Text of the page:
The Utility of Tinkering

Last week I spent several hours building a chatbot mechanism from scratch, being inspired by some article or another to try to better grasp the concepts of text comprehension.

After much struggle, and several frustrating reformulations which required retraining the thing from scratch, I finally got it working…and it output nonsense.

Several versions and hours later, it reached its peak, achieving the laudable ability to spit out semi-coherent sentences which, if you really thought about them, tied in to the subject matter at hand.

So then I made a new bot and used a tried-and-true, if basic, rendition of a Markov chain generator. In the span of about an hour, I had results that at least equalled and possibly surpassed my original model.

It was frustrating, but also pretty awesome.

Then I asked myself the question: was building that first model even worth it?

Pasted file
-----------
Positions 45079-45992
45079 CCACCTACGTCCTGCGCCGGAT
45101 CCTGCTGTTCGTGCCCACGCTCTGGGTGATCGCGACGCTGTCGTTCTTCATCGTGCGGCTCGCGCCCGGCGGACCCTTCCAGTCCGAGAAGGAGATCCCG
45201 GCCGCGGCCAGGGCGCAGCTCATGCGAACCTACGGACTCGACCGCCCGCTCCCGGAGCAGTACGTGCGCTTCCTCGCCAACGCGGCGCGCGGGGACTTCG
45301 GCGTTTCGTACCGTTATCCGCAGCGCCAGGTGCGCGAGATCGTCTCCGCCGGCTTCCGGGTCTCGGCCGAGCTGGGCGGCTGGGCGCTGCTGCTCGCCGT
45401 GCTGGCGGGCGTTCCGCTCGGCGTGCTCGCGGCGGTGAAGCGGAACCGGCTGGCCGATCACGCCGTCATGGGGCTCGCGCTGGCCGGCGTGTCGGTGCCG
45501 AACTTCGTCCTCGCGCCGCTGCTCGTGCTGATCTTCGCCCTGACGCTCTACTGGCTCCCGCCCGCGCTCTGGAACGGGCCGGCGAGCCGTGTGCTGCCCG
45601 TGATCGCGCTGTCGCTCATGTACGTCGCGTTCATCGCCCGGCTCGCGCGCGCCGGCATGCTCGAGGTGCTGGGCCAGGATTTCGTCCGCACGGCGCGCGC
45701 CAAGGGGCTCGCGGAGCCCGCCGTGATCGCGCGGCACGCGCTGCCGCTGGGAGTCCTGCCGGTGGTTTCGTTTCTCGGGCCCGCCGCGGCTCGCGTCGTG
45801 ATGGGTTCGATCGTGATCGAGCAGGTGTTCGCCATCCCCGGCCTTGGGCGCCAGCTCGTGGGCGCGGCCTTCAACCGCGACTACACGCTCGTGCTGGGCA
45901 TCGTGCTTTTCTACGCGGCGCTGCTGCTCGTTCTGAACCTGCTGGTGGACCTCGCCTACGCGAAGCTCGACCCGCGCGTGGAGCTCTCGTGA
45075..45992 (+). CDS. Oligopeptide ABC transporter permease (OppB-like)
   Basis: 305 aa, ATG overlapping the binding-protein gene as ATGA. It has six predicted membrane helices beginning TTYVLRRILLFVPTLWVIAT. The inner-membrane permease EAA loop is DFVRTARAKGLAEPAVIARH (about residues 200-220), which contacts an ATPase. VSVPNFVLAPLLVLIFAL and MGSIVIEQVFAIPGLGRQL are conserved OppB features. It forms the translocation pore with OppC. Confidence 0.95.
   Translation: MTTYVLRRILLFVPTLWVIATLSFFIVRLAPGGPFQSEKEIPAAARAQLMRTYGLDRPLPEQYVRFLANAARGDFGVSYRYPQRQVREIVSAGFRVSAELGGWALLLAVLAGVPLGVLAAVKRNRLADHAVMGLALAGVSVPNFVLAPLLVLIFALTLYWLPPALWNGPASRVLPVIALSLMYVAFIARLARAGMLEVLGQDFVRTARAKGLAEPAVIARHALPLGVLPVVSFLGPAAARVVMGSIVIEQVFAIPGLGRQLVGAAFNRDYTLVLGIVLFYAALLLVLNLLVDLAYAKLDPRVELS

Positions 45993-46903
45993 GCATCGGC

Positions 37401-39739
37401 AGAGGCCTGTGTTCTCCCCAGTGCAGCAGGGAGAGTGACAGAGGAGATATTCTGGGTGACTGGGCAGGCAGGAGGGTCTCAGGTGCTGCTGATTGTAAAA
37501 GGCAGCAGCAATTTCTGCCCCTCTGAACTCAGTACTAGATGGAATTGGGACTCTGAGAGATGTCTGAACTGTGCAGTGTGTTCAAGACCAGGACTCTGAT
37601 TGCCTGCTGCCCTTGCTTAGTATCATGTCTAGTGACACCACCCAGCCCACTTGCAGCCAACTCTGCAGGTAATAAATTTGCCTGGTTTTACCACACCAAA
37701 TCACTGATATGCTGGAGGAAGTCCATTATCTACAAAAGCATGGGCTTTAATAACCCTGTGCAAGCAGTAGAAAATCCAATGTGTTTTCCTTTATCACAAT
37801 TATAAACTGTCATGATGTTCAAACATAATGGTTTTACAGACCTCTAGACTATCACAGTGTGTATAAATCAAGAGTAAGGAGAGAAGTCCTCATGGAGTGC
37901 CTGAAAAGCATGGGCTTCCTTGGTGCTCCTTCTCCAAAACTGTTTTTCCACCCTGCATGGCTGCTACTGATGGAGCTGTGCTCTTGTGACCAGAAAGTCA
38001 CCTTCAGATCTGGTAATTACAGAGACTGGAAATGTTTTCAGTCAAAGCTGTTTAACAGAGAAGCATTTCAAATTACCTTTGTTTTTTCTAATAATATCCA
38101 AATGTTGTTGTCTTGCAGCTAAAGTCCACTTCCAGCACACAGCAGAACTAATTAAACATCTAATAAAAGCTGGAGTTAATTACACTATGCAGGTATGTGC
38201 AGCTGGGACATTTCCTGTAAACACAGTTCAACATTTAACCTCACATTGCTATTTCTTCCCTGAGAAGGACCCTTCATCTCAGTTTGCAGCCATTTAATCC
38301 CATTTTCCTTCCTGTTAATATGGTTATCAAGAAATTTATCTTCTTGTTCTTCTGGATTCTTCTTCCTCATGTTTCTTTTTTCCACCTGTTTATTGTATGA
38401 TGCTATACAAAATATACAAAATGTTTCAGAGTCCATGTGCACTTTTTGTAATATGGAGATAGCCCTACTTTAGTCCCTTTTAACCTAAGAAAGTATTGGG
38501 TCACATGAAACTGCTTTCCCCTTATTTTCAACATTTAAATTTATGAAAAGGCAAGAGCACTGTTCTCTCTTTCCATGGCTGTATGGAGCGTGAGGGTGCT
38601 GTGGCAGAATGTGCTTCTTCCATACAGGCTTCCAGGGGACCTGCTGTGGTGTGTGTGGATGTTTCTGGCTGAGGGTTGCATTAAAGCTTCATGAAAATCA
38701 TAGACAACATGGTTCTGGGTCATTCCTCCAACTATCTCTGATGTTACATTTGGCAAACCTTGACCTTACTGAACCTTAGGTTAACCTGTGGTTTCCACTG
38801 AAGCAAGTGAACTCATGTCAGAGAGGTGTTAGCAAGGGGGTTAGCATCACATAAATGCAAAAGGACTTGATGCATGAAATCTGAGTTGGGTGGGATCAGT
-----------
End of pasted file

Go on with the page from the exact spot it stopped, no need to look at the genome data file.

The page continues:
And, as that was obviously a leading question, the answer is a resounding “yes.”

But of course, that reaction is just a gut instinct. If you pressed me for details, I’d give you a few of my stock answers for why I think such ventures are worthwhile, even if I never touch that code again:

  • Building the first model helped me understand the concepts better
  • Having two models to compare gave me insight into what works and what doesn’t
  • I have greater respect for what it takes to build an advanced interactive system
  • I can now add this kind of code to my repertoire in a way that I could not had I just built the second model

But truth be told, while those all may be legitimate reasons, they are also, frankly, excuses. Because the final and perhaps most relevant item on that list should should be as follows:

  • I like playing around with things

The tinkerer’s mentality is a large part of what got me into software development and technology as a whole in the first place, and it remains where the majority of fun remains.

And though I cannot give you concrete proof of this, I firmly believe that “tinkering” is important, not just as an individual in terms of learning, exploring, building your skills, but also for society. Tinkering is an investigatory process without a goal and therefore without restrictions; it is creating something elevated out of the mundane: pure human curiosity being used to expand the bounds of our collective knowledge and abilities.

Call me a dreamer; I won’t be too insulted.